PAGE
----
KM on a dollar a day

Musing on knowledge management, aid and development with limited resources

Dear Diary (on the importance of keeping a journal)

with 6 comments

captainslog

(Captain’s log supplemental)

I’ve seen several articles and blog posts and had several meetings lately that inspired me to write about the value of keeping journals, whether personal, project-based or public.

Whenever we are managing a project we almost always have some kind of formal or informal monitoring and evaluation attached to it, even if it something as simple as a workplan with timelines, deliverables and a few indicators to track progress and then some form of end of cycle report . Sometimes we might have a detailed dashboard of indicators and a comprehensive end of project evaluation.

Monitoring, review and reflection is an important input to learning and to making necessary course corrections. But a challenge with traditional monitoring and evaluation systems is that while we might be regularly looking at monitoring data we generally only perform the “reflection” part of learning at a reporting period or at the end of a project cycle. And quite often we focus on “just the facts” not reflecting on why we did things or how we were feeling about them, or about the impact of external events on our plans.

It’s well known that our memories are not entirely reliable. If we are asked to recall what happened in a project we were working on, we are quite likely to forget important facts, but more importantly we are very likely to forget why we did something and how we thought or felt about the project at the time, or to attribute different motivations to our actions or explanations to outcomes with the benefit of hindsight. We might forget some small but important thing we did or about important external environmental influences that affected us and our work. Also when we are asked to recount what happened in a project we are prone to recreate the story to fit our own preferred narratives, both consciously and unconsciously, especially to downplay mistakes and to impute insight when there was none.

One way to help overcome this, to improve the data we have on how a project worked or didn’t, and to improve our knowledge of ourselves and how we work is to keep some sort of diary or journal. Ideally  this should include not only what was done, but also what happened, how you felt about it, why you did what you did, and any important external events or influences that might be relevant. This can give us some extremely valuable data later on when we come to reflect on or even formally evaluate our experience. The act of keeping a journal can also help us be more explicitly aware of what is happening with our work and since it requires some mini-reflection event to write things down – yet quite often we are so busy “doing things” we don’t find the time. It also helps you track the evolution a project and our thinking about it over time.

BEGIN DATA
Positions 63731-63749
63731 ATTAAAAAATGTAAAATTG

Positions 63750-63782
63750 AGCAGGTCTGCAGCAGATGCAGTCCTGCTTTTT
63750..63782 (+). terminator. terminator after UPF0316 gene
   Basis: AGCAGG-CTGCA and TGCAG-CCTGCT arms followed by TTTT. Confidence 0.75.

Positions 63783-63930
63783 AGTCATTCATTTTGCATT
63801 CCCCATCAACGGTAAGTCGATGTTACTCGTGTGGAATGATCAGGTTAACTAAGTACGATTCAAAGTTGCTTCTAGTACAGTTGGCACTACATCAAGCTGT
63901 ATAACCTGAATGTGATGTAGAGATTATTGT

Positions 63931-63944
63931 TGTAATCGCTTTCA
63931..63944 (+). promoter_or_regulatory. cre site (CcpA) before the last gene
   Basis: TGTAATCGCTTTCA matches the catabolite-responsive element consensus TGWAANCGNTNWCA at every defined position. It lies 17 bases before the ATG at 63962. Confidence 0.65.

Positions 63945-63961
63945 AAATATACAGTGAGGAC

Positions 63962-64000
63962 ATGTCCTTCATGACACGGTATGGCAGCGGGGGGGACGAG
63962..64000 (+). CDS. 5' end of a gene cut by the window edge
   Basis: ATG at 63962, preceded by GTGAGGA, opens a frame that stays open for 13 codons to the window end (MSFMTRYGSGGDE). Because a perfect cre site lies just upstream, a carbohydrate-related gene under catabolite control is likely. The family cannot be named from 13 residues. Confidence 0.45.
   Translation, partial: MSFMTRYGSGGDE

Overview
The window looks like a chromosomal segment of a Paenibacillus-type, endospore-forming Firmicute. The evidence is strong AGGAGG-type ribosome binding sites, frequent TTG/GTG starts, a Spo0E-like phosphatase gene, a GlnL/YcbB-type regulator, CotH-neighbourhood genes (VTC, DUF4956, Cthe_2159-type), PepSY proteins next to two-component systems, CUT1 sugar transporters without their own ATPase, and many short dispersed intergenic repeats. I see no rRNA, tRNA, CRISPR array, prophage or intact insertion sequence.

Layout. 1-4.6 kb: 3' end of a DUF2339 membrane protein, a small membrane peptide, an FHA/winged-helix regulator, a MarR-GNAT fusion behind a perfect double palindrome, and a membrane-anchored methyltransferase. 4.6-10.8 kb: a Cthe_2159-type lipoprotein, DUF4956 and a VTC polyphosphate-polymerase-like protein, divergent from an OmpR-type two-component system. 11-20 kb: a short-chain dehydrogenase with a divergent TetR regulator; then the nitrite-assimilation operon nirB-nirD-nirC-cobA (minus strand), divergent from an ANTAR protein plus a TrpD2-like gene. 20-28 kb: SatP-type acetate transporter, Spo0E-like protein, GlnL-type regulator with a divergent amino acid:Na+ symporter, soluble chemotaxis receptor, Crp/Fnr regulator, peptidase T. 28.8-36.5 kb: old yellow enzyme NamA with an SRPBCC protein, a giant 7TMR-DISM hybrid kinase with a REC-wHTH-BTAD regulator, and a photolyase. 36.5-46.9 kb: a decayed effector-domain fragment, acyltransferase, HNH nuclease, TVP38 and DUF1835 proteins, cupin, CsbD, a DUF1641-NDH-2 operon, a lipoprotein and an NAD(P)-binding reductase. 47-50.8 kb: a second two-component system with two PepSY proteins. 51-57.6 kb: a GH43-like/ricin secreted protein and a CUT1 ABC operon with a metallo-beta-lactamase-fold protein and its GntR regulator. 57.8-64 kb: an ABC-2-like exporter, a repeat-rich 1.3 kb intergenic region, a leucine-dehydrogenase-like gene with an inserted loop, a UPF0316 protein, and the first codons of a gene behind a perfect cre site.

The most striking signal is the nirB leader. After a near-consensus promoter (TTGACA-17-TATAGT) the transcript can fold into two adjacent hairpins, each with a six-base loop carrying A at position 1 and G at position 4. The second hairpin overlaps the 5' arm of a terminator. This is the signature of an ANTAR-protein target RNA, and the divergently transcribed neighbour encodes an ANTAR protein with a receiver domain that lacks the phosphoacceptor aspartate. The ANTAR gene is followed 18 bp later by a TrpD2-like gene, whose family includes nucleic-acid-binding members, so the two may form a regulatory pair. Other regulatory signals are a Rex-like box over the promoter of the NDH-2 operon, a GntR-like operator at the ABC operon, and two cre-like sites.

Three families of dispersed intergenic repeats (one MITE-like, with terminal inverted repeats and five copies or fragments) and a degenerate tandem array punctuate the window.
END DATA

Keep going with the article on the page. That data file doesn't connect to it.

There have been a few interesting applications of journaling that came up recently – in his recent blog post “Learning on a rollercoaster”, Chris Collison proposed a learning approach where project teams reflect on the emotional rollercoaster of a project life-cycle as a means to identify key learnings from the positive and negative experiences.

Another interesting idea shared with me by a colleague was the “One Second Every Day” TED talk by Cesar Kuriyama who takes one second of video very day of his life as a way of documenting his life to help him recall it better later both in terms of events and feelings, and also as a side effect this helped motivate him to make sure to do something memorable each day.

In another example I was speaking with a consultant working on a pilot monitoring system with WFP which helps track programme progress within a sector globally and help learn from it on an ongoing basis. There’s much more to the approach that I can describe here, but an interesting and unique aspect of their approach was to ask project managers to keep a log of key external events (e.g. elections, civil unrest or new laws) and internal events (project activities, technical inputs, staff changes etc.) over the year and then at the end of the year to try to attribute (subjectively of course) what proportion of the project outcomes (positive and negative) were attributable to the different internal and external actions they had recorded over the year with the idea of getting a sense across different projects of how different factors affect the evolution of the project outcomes as the project is evolving. While this doesn’t substitute for formal evaluation and research it can help capture different project managers views on what actions are most critical to project success (and aggregate them across projects) and similarly how external events influence outcomes over time.